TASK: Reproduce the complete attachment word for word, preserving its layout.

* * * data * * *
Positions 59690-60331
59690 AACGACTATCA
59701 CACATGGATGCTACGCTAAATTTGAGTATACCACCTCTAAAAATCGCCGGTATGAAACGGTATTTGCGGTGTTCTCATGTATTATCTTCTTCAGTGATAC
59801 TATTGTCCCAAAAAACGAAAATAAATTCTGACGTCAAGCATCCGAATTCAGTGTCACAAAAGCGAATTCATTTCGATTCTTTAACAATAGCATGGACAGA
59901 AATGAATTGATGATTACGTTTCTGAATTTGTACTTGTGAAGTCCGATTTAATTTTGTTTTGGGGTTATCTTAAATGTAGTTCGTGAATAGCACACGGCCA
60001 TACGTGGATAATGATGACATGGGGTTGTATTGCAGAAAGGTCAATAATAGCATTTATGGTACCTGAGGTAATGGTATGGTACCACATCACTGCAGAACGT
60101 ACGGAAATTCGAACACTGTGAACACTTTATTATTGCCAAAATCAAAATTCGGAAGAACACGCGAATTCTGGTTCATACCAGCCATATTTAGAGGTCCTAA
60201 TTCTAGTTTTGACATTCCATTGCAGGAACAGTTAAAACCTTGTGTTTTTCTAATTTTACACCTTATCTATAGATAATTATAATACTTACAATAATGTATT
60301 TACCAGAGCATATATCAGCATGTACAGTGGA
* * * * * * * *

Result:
Positions 59690-60331
59690 AACGACTATCA
59701 CACATGGATGCTACGCTAAATTTGAGTATACCACCTCTAAAAATCGCCGGTATGAAACGGTATTTGCGGTGTTCTCATGTATTATCTTCTTCAGTGATAC
59801 TATTGTCCCAAAAAACGAAAATAAATTCTGACGTCAAGCATCCGAATTCAGTGTCACAAAAGCGAATTCATTTCGATTCTTTAACAATAGCATGGACAGA
59901 AATGAATTGATGATTACGTTTCTGAATTTGTACTTGTGAAGTCCGATTTAATTTTGTTTTGGGGTTATCTTAAATGTAGTTCGTGAATAGCACACGGCCA
60001 TACGTGGATAATGATGACATGGGGTTGTATTGCAGAAAGGTCAATAATAGCATTTATGGTACCTGAGGTAATGGTATGGTACCACATCACTGCAGAACGT
60101 ACGGAAATTCGAACACTGTGAACACTTTATTATTGCCAAAATCAAAATTCGGAAGAACACGCGAATTCTGGTTCATACCAGCCATATTTAGAGGTCCTAA
60201 TTCTAGTTTTGACATTCCATTGCAGGAACAGTTAAAACCTTGTGTTTTTCTAATTTTACACCTTATCTATAGATAATTATAATACTTACAATAATGTATT
60301 TACCAGAGCATATATCAGCATGTACAGTGGA